Pope County Casino License Now Uncertain After Commission Confirms Scoring Bias
Not so fast on placing your bets. Gulfside Casino Partnership, which on June 18 was awarded a license for a a $254 million casino resort in Pope County, must now work with a competitor and the Arkansas Attorney General’s office to determine the future of the license.
The Arkansas Racing Commission on Monday agreed that scoring bias tainted awarding of the license.
The Mississippi-based company was awarded the license over Cherokee Nation Businesses (CNB). In August 2019, the Pope County Quorum Court endorsed the $225 million Cherokee Nation project. The Cherokees’ bid included a partnership with Legends, a stadium-management, sports, and live entertainment company founded in 2008 by Arkansas native and Dallas Cowboys owner Jerry Jones and the late George Steinbrenner, former owner of the New York Yankees.
Former Arkansas Attorney General Dustin McDaniel, who has worked on behalf of CNB and serves as legal counsel to the group, alleged immediately after the June 18 decision that Commissioner Butch Rice of Beebe unfairly scored the CNB proposal.
“The cumulative scores awarded by the other six Review Panel Members gave CNB the highest score. However, Mr. Rice gave a 71-point advantage to Gulfside on his scoresheet (29/100 vs 100/100). In so doing, Mr. Rice deprived CNB of more than 10% of the total points available from the entire Review Panel (700). This action is not defensible as a good faith scoring of the applicants. Rather it was a calculated, unethical, biased, and unlawful action to ensure the mathematical possibility of the defeat for his preferred applicant,” McDaniel noted in a letter to the commission.
McDaniel’s call for a special meeting to address the scoring issue – and to show that Gulfside partner Terry Green lied when saying he had not been part of a bankruptcy filing – resulted in Monday’s special meeting of the commission.
On Monday the commission voted 6-0 – with Rice leaving the room prior to the vote – affirming the key allegations McDaniel made in his affidavit. Following the vote, Arkansas Deputy Attorney General Butch Reeves presented three action options to the commission:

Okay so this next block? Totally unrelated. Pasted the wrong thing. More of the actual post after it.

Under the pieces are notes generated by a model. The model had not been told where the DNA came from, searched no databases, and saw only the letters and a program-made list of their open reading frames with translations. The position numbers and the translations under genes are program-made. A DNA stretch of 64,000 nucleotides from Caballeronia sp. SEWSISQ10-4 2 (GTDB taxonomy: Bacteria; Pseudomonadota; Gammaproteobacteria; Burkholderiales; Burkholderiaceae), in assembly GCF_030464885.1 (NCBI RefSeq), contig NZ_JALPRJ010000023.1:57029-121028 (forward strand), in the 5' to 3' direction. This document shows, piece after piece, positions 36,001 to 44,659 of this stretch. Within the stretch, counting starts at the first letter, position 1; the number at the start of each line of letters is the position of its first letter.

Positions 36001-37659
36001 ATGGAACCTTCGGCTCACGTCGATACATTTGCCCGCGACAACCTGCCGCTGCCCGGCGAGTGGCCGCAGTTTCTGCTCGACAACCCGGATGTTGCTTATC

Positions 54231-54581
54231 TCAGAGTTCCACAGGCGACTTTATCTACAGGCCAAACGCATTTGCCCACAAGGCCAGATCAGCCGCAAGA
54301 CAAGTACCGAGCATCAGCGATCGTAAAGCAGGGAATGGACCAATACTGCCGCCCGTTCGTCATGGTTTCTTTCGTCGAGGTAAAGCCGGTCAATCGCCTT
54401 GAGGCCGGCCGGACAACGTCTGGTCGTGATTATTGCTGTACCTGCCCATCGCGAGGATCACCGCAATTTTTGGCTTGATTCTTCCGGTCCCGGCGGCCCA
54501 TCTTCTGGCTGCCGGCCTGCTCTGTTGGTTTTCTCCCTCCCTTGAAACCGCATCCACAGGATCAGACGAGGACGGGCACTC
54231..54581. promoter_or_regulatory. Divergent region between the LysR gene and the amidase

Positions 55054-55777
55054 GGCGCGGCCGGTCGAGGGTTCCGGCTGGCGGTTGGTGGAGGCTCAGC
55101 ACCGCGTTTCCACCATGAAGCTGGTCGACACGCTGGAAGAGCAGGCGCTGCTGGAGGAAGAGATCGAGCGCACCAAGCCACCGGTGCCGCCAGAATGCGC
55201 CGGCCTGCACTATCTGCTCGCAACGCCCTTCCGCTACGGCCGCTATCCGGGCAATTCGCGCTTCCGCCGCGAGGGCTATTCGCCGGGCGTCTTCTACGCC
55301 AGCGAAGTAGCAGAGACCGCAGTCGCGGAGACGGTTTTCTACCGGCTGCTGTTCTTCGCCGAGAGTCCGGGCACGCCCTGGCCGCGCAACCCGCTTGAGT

- They could proceed with the six remaining scores and exclude Rice’s score, which would overturn the initial decision and provide the license to the Cherokee.
- They could reconsider and rescore the applications. However this would require a rule change that would take 90 days to six months to establish.
- They could invalidate the initial scores and outsource scoring to a third party company. This would also require a rule change that could take 90 days to six months.
The commission instead voted that Gulfside and CNB meet with the AG’s office to seek “common ground on a solution,” said commission spokesman Scott Hardin.
“This will have to be determined fairly quickly as a letter was issued to Gulfside on Friday announcing the intent to award the Pope County casino license,” Hardin said in a note to Talk Business & Politics. “The Commission has 30 days from the date the letter is received to formally issue the license. Prior to the end of the 30 day period the Commission should have feedback following meetings with both parties.”
In November 2018, Arkansas voters approved Issue 4, now Amendment 100, to allow for expanded casino operations at Oaklawn Racing Casino Resort (Garland County), Southland Casino Racing (Crittenden County) and new casinos in Pope and Jefferson counties.
The approval and licensing process in Crittenden, Garland and Jefferson counties was relatively quick and smooth. Oaklawn Racing and Gaming announced plans for a $100 million-plus project that will include a new high-rise hotel, multi-purpose event center, a larger gaming area and extra on-site parking. Privately-held Delaware North is building a new 240,000 square foot casino complex and a 20-story, 300-room hotel in the Crittenden County bedroom community across the Mississippi River from Memphis, Tenn. It is expected to open in early 2021. The Quapaw Nation was the only applicant for a casino to be located in Jefferson County. Its $350 million complex is under construction.
Members of the Arkansas Racing Commission include:
- Alex Lieblong, Conway
- Mark Lamberth, Batesville
- Butch Rice, Beebe
- Denny East, Marion
- Michael Post, Altus
- Bo Hunter, Fort Smith
- Steve Landers, Little Rock